Toad-Headed Agama: What You Need To Know About Care

The toad-headed agama is a small, arboreal beginner-friendly lizard. It’s famous for unfolding the colorful skin flaps at the corners of its mouth.

This unfurling creates a vibrant, easy-recognizable display that gives it the ”toad-headed” nomenclature.

Toad-headed agamas are easy lizards to keep. Their easy behavior, distinctive display, and small size make them popular among reptile collectors and pet owners.

Toad-Headed Agama Overview

Toad-Headed Agama

Common nameToad-headed agama, secret toadhead agama
Scientific name Phrynocephalus mystaceus
Natural habitat Sand dunes that are high and unvegetated
Adult size 9 to 10 inches
Average lifespan 2.5 to 3 years
Diet Insects including crickets, worms, cockroaches, and beetles
Housing A 20 gallon terrarium
Experience Beginner


The toad-headed agama (Phrynocephalus mystaceus) originates in southern Russia all the way to the north-west of China and down to the north of Iran, Afghanistan, Turkmenistan, Tajikistan, Kyrgyzstan, and Uzbekistan.

This small lizard primarily lives in desert and semi-arid areas. Since they spend much time above ground, they require rocks or branches in their enclosure.

Appearance And Behavior

Toad-Headed Agama image

The toad-headed agama sports a large triangular-shaped head with a long tail. This arboreal lizard typically has dark-brown scales on the back of its body and features a black-tipped tail.

Its color may vary depending on the location where it originates from.

Males are more colorful than females. However, you can only really see this difference when compared side-by-side.

Like most agamas, the toad-headed agama adopts a “sit-and-wait” hunting strategy.

Their curious eyes will dart around the environment, giving them an inquisitive and intelligent attitude. As social animals, they can quickly feel stressed when left alone.

So, it’s best to keep them in groups.

Size And Lifespan

A healthy toad-headed agama can grow up to an average of 9 to 10 inches as an adult.

In the wild, these lizards can live between 2.5 to 3 years. If well taken care of, pet owners and collectors can expect them to live much longer though.

Diseases and human error are often the leading cause of premature death.

As they grow older, these lizards tend to slow down and become less active.


The toad-headed agama is a steady, calm lizard. Their peaceful attitude makes them ideal pets for first-time owners.

Remember, temperament can differ between animals. So, even though these agamas are generally docile, some may hiss or bite if provoked.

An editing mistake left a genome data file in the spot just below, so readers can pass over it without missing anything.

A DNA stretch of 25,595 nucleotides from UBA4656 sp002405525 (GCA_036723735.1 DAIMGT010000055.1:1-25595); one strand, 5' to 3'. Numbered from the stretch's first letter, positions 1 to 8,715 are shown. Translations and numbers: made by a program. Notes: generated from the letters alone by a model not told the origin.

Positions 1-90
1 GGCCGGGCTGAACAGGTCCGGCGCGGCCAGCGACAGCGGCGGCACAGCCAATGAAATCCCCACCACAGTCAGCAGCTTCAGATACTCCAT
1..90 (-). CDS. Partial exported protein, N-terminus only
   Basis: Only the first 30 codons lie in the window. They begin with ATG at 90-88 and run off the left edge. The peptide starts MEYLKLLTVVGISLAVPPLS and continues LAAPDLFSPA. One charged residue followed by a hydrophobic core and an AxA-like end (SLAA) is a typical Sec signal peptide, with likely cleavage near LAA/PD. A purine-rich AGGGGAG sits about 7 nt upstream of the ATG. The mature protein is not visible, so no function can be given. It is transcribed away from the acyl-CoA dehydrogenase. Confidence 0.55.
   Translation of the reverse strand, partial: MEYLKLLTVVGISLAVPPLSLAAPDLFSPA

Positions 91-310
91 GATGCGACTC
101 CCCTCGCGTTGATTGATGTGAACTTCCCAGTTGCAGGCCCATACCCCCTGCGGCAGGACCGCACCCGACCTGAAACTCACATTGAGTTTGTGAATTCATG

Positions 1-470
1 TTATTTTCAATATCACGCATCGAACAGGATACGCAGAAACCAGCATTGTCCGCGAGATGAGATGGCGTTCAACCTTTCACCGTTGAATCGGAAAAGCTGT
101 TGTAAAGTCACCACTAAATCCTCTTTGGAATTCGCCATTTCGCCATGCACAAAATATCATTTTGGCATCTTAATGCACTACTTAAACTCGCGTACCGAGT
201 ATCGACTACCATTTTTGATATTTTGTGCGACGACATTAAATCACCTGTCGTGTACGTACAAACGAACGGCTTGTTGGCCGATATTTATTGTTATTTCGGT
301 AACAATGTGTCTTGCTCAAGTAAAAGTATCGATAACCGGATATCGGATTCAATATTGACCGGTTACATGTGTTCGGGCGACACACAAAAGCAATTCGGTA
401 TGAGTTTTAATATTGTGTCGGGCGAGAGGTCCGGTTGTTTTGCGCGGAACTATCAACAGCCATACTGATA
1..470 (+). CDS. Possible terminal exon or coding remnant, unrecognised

Careless handling can teach them to respond aggressively when inexperienced owners handle them.

Housing The Toad Headed Agama


The toad-headed agama requires a large, warm terrarium with plants and branches. It also needs several hiding places to keep them comfortable.

A happy agama will enjoy staying on the warm ground or roaming around the foreground of the terrarium.

Enclosure Size

Toad-headed agamas are desert-dwelling lizards. As such, they love large, open spaces. Generally, the larger the enclosure, the better they will do.

The terrarium should be no smaller than 20 gallons though. This is the minimum enclosure size for one of these lizards.

A plastic or glass enclosure covered with gauze is perfect for your pet agama. When keeping several agamas in an enclosure, never put 2 males in the same space.

The males will fight, which will stress out the females. A ratio of one male for every seven females is typically best.


Since these agamas originate from semi-arid desert areas, they love basking in the light. So, a full-spectrum lamp is a must. Keep the full-spectrum light on for at least 10 hours daily.

They also require UV lighting. The UV lamp helps the lizard synthesize vitamin D3. This vitamin is essential as it prevents metabolic bone disease (MBD).

Temperature And Humidity

The toad-headed agama requires a terrarium that’s a constant 93°F during the day. At night the temperature within the enclosure can drop to 78°F.

Spray the enclosure several times weekly to ensure the humidity doesn’t drop too low. Humidity levels should be between 40 and 50% for these lizards.

If owners are concerned about moisture, they should add a shallow water bowl in the enclosure. This bowl should be big enough for the agama to fit into.

Substrate And Decoration

A spacious and dry enclosure is ideal for a toad-headed agama. The terrarium should have a deep sand layer.

The sand shouldn’t be the type that retains water as you don’t want to create an environment that is too moist.

One side of the sand substrate can be slightly damp though as this is ideal for burrowing – an activity that agamas love.

Add some decorations like rocky slabs, branches, and bark that the agama can use as a cover or perch.

As an arboreal desert-dweller, the agama needs an enclosure with plenty of climbing spaces and variety.


Regular cleaning of the enclosure is essential to the health of any reptile.